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What was the subject that confused you the most when you were at school? For me it was Physics – I just didn’t get it. I was okay at Maths and to this day, I can’t fathom out why Physics was such a problem.

In my school, and yes it was some time ago I will admit, the last thing a kid would do is ask for help. Why you may ask? Well there was the risk of looking foolish in front of your mates and the worry that you still wouldn’t understand it after another explanation.

When I did eventually pluck up the courage to ask for help, my teacher explained it again at twice the speed in the same way – I was too embarrassed to ask for help again.

Who knows, the world may have missed out on a world famous Physicist, after all Professor Peter Higgs of ‘Higgs Boson’ fame went to a neighbouring school in Bristol – all for the sake of a thoughtful five minute explanation of centripetal force.

Times have moved on. Things have improved right – err, not really.

My eldest son told me yesterday that his History A Level teacher had told him that he was only allowed two questions a class. Why two questions you may well ask – I sure did. What is magic about the number two? Has there been some academic research that says two questions produce the best exam results? I think not.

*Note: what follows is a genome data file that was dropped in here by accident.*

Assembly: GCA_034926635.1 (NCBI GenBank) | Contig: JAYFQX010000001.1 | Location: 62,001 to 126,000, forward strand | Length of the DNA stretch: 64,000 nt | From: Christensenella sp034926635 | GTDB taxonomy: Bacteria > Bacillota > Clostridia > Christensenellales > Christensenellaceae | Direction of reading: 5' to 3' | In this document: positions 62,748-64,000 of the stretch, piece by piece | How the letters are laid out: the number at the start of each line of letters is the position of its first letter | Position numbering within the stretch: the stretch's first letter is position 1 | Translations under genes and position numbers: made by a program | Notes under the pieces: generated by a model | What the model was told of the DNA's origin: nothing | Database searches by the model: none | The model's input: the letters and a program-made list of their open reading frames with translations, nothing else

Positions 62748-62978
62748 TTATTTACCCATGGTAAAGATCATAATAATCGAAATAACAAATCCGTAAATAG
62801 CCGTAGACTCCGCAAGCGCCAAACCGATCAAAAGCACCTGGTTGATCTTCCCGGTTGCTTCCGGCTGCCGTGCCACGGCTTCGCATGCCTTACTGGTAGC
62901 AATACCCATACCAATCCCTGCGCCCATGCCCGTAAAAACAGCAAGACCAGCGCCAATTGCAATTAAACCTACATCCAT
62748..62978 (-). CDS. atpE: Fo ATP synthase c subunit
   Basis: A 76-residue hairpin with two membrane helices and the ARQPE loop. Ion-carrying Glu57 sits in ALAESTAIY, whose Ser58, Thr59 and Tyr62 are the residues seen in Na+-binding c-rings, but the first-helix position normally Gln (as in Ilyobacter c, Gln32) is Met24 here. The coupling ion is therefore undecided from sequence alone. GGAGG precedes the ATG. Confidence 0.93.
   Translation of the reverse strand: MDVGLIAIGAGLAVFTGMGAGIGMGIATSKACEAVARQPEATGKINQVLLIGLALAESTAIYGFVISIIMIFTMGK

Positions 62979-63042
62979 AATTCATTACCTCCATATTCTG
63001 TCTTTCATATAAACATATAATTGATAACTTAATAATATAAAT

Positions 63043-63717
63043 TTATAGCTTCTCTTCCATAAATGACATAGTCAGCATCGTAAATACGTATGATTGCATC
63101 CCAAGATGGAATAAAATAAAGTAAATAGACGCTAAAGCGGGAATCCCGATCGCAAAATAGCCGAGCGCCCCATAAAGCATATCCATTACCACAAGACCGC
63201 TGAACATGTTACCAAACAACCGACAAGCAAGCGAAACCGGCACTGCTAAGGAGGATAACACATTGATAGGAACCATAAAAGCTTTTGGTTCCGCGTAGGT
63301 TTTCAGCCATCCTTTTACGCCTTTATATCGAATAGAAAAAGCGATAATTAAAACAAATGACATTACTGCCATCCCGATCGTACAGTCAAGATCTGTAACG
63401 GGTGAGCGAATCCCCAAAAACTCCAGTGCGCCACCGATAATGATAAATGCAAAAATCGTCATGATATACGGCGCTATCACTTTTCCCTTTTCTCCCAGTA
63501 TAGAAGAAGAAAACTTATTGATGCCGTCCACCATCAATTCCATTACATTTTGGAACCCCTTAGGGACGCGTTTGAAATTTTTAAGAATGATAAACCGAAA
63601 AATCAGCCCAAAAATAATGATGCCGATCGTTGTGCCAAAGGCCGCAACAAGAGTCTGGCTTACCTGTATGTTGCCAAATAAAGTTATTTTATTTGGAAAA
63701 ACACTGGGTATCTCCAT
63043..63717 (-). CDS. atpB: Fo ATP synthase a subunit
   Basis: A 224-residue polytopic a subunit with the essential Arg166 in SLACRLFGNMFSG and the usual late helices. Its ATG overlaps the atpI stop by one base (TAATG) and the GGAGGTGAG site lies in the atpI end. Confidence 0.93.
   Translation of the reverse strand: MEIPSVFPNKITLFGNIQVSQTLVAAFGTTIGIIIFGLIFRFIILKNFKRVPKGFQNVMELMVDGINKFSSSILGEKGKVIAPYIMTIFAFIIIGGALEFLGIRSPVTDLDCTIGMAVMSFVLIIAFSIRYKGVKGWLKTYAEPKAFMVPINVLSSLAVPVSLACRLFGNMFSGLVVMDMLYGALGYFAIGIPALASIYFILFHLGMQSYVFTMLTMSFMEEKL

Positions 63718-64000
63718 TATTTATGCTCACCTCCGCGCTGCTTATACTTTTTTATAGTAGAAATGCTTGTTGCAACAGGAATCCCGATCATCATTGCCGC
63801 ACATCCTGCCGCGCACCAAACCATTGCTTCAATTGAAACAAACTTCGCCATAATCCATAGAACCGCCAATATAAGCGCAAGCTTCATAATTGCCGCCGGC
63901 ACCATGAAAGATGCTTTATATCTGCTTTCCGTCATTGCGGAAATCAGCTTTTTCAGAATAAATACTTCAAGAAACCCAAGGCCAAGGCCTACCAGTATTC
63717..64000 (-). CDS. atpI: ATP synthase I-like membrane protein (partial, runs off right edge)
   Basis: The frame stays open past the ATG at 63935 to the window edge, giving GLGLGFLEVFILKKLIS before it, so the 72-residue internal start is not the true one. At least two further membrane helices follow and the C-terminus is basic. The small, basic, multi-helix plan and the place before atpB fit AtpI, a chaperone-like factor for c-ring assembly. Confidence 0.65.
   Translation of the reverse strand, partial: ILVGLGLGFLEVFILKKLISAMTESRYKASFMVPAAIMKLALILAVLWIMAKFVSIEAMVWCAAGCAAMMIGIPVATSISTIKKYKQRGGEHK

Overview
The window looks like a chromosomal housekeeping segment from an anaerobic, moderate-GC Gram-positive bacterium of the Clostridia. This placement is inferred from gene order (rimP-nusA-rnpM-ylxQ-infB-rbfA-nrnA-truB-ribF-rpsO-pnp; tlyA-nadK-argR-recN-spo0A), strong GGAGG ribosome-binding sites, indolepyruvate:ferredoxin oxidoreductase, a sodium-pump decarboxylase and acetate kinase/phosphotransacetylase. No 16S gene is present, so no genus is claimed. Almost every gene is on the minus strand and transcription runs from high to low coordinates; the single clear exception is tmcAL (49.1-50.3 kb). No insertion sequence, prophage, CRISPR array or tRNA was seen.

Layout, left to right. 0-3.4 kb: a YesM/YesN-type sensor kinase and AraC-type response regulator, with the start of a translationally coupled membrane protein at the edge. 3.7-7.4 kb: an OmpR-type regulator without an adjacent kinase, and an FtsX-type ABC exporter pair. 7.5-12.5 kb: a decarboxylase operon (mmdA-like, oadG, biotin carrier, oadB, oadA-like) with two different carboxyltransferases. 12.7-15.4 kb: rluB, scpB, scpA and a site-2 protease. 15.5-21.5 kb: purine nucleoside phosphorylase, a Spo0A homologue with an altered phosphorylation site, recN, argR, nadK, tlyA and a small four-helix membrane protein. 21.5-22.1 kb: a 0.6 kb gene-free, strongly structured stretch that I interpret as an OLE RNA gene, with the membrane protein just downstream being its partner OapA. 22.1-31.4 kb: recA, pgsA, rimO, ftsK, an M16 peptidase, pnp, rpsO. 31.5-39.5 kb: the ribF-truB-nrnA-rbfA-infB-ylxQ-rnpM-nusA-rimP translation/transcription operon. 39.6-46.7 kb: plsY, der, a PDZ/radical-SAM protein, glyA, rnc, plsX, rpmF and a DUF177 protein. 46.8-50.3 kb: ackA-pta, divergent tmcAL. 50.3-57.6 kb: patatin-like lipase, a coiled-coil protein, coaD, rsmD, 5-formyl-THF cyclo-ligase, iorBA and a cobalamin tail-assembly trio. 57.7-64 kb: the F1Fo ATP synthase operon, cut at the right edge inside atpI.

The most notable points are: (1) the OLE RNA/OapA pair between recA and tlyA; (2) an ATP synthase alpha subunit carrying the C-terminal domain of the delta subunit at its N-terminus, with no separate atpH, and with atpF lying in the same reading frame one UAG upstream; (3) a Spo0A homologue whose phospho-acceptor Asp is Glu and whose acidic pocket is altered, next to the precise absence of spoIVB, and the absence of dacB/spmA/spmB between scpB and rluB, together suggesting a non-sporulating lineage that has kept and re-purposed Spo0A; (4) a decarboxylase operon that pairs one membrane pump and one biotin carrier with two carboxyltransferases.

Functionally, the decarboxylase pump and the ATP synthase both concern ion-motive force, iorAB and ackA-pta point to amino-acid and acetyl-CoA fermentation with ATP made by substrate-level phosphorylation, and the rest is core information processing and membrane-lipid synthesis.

I was chatting to a friend yesterday who I went to school with – a long suffering secondary school teacher. The issue is quite simple – large class sizes mean that they simply cannot devote the one to one attention to the child. As soon as the lesson is over they are off to the next. Then there is marking to do, class assemblies, school reports…. the list goes on and on.

We as parents have to understand that education is a process, by which young minds are shaped and leave many years later (hopefully) with a load of GCSE’s, a sprinkling of A levels and the odd degree. It’s about getting lots of kids through with the right marks. There will be some that thrive and some that fail. There are insufficient teachers to give everyone that one to one help that many need.

As a parent, I find this enormously frustrating – it’s not as if we are not paying enough taxes, right? But realistically what can we do. The natural thing to do is to try and help. I don’t know about you, but I got left behind along time ago. Back in 2010, a survey by Britannica Online showed that more than 80% of parents can’t answer questions from the national curriculum. So what other options do we have?

That is where private tutoring comes in. Yes, you have to pay for it and at £20 to £40  per hour it is not cheap, I will admit. But at least it focuses on the needs of your child. One to one support can make a massive difference to a child’s confidence and understanding. It can make a real difference when it comes to getting into the right school or achieving the right exam results.

So rewinding the clock. Did I get help from a tutor – no.

Would it have made a difference – too right, and who knows Bristol may have had another prize winning Physicist.

1 Comments

One Response to “They explained it twice and I still don’t get it”

  1. Tutoring Match

    Private tutoring can definitely help a student approach subjects in a different way so they can comprehend them more easily. Many times a student will approach a subject with the attitude of “This is too hard” or “When will I ever use this?” Instead having a tutor discover a student’s way of learning can better prepare them to tackle more difficult subjects down the road.

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